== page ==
Much like with Jason’s article, this is not meant to be an exhaustive discussion of how to run a game. It also isn’t meant to be prescriptive. Like it says on the tin, I want to share with you how I go about running games these days. Curious about success through brainstorming and improvisation? Keep reading.
Much of my storytelling these days is done by the seat of my pants. I improvise story elements, introduce complications that follow from the fiction, and ask my players what they do next. And when I’m really on top of things, that’s all I have to do. But when I’m stumbling around, trying to come up with a way forward and not feeling the necessary confidence in my improvisation, I turn back to my pre-game prep. I look for the little details or interesting scenes that I came up with before, and I look at the goals and motivations of my Non-Player Characters (fancy words for “characters acted by me, the storyteller”). Somewhere in that mess lies the answer to my problems.
In my experience, preparation can be the lifeblood of a game or the bane of its existence. I’ve both played in and run games that were too tightly bound by their pre-game prep, following such a rigid conception of where things were going and what was going to happen that the players never felt empowered to make decisions. When there’s only one way forward and your choices don’t matter, there’s little to engage you, little to keep you engaged. There may still be skill involved, and for some players it is this contest of one character’s capabilities against another’s that makes a game exciting… but that hasn’t been the primary draw for most of my players for some time now.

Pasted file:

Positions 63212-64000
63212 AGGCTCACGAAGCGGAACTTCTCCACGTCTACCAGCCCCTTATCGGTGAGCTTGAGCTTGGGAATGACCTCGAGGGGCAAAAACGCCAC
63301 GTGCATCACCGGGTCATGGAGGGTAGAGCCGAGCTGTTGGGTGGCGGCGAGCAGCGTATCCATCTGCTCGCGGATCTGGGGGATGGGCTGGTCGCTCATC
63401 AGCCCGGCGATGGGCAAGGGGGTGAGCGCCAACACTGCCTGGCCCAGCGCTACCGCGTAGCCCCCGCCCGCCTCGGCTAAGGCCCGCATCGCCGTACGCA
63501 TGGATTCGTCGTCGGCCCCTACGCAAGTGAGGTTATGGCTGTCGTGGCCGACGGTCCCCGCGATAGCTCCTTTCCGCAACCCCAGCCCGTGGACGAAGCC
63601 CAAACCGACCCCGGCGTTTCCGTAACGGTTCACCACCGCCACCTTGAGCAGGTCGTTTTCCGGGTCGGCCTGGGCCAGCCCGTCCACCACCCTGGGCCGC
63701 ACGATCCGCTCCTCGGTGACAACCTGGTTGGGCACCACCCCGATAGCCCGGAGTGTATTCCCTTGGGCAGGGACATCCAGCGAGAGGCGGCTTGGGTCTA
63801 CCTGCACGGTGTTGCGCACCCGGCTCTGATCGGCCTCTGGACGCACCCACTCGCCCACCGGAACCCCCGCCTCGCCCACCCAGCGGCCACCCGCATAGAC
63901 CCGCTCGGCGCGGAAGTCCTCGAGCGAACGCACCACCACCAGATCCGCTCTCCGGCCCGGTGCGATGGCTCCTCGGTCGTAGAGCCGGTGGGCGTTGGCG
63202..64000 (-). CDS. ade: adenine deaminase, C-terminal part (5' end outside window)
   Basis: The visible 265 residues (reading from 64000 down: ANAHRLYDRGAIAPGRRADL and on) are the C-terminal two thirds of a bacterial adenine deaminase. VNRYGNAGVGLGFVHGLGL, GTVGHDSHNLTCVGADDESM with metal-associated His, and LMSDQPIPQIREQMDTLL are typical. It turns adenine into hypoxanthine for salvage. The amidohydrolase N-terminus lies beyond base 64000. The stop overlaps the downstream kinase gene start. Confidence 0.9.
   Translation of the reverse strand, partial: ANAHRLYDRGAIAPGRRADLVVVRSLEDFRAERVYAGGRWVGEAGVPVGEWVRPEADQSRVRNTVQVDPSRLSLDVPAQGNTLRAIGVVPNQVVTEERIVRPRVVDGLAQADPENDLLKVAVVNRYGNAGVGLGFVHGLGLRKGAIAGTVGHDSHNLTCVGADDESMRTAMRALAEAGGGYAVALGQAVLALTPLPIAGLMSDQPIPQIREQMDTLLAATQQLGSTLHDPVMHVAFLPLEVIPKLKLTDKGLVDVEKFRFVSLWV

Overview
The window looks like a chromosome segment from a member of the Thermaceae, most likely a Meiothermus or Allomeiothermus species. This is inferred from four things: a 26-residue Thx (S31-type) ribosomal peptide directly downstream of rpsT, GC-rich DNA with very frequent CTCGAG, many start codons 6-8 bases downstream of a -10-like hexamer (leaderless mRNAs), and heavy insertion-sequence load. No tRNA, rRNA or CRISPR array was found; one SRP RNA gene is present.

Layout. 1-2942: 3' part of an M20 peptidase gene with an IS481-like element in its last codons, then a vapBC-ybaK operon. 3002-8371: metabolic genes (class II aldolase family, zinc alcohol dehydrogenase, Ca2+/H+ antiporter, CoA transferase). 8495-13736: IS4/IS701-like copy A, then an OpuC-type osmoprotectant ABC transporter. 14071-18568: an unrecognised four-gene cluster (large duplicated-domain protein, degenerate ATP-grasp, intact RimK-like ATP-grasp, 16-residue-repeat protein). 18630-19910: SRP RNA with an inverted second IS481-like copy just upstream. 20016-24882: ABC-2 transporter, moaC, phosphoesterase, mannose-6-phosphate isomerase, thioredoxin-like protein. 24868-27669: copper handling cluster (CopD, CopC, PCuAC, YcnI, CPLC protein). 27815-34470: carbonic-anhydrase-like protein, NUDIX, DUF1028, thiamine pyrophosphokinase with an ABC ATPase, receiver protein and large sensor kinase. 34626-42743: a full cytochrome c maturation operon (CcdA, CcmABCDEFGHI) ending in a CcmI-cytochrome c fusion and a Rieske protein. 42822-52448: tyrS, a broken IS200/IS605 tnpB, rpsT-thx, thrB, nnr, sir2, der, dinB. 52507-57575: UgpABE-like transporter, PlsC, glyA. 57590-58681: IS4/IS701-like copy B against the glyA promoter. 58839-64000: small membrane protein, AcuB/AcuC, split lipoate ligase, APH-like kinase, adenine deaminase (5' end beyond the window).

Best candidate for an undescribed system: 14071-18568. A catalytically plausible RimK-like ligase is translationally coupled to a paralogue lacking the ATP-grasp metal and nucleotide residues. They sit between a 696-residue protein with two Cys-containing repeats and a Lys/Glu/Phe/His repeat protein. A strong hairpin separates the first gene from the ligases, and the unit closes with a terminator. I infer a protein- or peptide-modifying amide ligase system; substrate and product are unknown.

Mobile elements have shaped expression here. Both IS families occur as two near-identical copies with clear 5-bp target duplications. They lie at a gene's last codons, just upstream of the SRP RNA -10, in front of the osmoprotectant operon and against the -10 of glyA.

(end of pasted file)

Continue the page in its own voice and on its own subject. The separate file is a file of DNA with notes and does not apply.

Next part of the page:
Instead, finding what choices people will make and seeing what happens in the world my players and I have created is the biggest draw. So I take a different course in preparing for my games; I like to brainstorm a number of characters or forces with conflicting interests, sometimes with radically different abilities or operating on completely different levels. Then I arrange them around the Player Characters (fancy words for “the people portrayed by my players”) and let the forces I’ve made do my work for me. Whenever the PCs look to me I let those forces drive the action, confronting the PCs or offering opportunities.
What kinds of forces I make depends on who my players are and what they seem most interested in at the time. I try to feel out what it is that my players want from the game, much as Robin Laws suggests, and I aim for creating situations and choices that will both reward and challenge my players. Importantly, I don’t decide what the outcome will be. There are a few small exceptions to this, but they tend to crop up in specific game genres (more on that later).
These are the rules I try to follow:
- Give yourself resources to call on by learning the lay of the land before you play, so that you have some idea of what the PCs might run into and what the encountered things want.
- Once you have a grasp on the world and its moving parts, let those moving parts do as they wish; their actions and the PCs’ actions can drive all the tension you need without ever feeling like you’re breaking the fiction of the world.
- Introduce new bits as you see fit while letting the players’ actions have consequences both big and small.
- Don’t decide what will happen beforehand. Let the players’ action or inaction settle that.
I’ll be writing some follow-up posts, dealing with prep and improv, identifying your players’ drives, and the cocktail of challenge, reward, and determining the outcome. Also, predetermined outcomes as a staple of horror stories.
What do you guys do? Do you have any GMing strategies that you find particularly effective?
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